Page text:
• freeze casting;
  • directional solidification;
  • hierarchical structures;
  • mechanical properties;
  • biopolymers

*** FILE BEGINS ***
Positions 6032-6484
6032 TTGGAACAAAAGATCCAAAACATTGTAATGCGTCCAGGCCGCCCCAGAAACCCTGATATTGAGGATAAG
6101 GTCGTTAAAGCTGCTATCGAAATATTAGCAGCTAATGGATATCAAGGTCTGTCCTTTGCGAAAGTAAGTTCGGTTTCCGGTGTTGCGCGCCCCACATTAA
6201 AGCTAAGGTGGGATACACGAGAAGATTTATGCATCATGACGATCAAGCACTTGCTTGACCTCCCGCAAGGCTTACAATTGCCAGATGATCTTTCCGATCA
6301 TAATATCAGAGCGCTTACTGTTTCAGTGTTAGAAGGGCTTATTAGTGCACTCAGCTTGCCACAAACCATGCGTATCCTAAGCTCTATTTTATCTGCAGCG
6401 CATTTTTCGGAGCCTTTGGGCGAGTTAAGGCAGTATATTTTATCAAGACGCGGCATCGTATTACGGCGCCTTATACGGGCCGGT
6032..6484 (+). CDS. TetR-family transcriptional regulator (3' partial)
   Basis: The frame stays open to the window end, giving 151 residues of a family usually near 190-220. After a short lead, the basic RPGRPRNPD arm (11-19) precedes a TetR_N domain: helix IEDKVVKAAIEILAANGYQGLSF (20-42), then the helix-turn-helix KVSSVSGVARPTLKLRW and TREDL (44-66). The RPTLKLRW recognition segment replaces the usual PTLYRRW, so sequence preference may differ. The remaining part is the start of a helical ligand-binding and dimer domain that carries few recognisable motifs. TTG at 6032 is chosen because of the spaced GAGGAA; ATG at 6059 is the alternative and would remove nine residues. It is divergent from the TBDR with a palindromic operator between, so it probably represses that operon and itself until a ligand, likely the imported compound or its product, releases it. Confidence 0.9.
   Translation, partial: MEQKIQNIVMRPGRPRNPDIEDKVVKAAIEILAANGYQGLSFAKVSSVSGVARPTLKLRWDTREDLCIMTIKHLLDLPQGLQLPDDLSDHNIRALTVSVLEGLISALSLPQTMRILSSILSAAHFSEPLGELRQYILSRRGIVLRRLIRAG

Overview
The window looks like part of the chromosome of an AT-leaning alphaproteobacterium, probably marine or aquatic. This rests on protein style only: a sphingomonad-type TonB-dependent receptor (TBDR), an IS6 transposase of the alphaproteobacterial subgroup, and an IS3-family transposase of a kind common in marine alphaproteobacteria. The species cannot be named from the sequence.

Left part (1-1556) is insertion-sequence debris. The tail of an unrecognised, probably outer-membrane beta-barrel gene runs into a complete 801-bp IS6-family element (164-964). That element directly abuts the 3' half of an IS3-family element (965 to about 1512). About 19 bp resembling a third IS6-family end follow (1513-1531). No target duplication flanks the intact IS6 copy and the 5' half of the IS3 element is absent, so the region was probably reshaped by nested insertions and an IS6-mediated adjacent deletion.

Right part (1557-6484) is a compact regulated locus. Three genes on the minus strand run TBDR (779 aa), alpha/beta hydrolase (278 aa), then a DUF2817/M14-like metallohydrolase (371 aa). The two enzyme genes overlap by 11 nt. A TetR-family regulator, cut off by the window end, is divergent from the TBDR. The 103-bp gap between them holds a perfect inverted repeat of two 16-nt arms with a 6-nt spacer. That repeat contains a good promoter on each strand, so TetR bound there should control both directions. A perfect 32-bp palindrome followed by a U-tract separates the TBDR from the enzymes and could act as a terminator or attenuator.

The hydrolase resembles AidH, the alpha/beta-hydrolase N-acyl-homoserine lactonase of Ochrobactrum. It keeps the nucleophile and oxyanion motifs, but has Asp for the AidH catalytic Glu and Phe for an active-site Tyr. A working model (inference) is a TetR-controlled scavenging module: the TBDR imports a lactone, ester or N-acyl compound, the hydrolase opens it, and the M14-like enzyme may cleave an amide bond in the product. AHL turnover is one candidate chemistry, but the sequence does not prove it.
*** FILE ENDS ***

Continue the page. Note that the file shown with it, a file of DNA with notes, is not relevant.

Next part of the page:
Successful spinal cord repair is thought to be promoted with hierarchically structured scaffolds. These should combine aligned porosity with additional linear features on the micrometer scale to guide axons across multiple length scales. Such scaffolds are generated through the carefully controlled directional solidification of an aqueous biopolymer solution, followed by lyophilization. Under specific freezing conditions this yields a highly regular and aligned lamellar architecture. This architecture exhibits uniform ridges of controlled height and width on the lamellar surface. These ridges run parallel to the pore axis, serving as secondary guidance features. The ridges are capable of linearly aligning 62.4% of chick dorsal root ganglia neurites to within ±10° of the ridge direction. Notably, neurites sprouting perpendicular to the ridge are guided into alignment with these microridged features.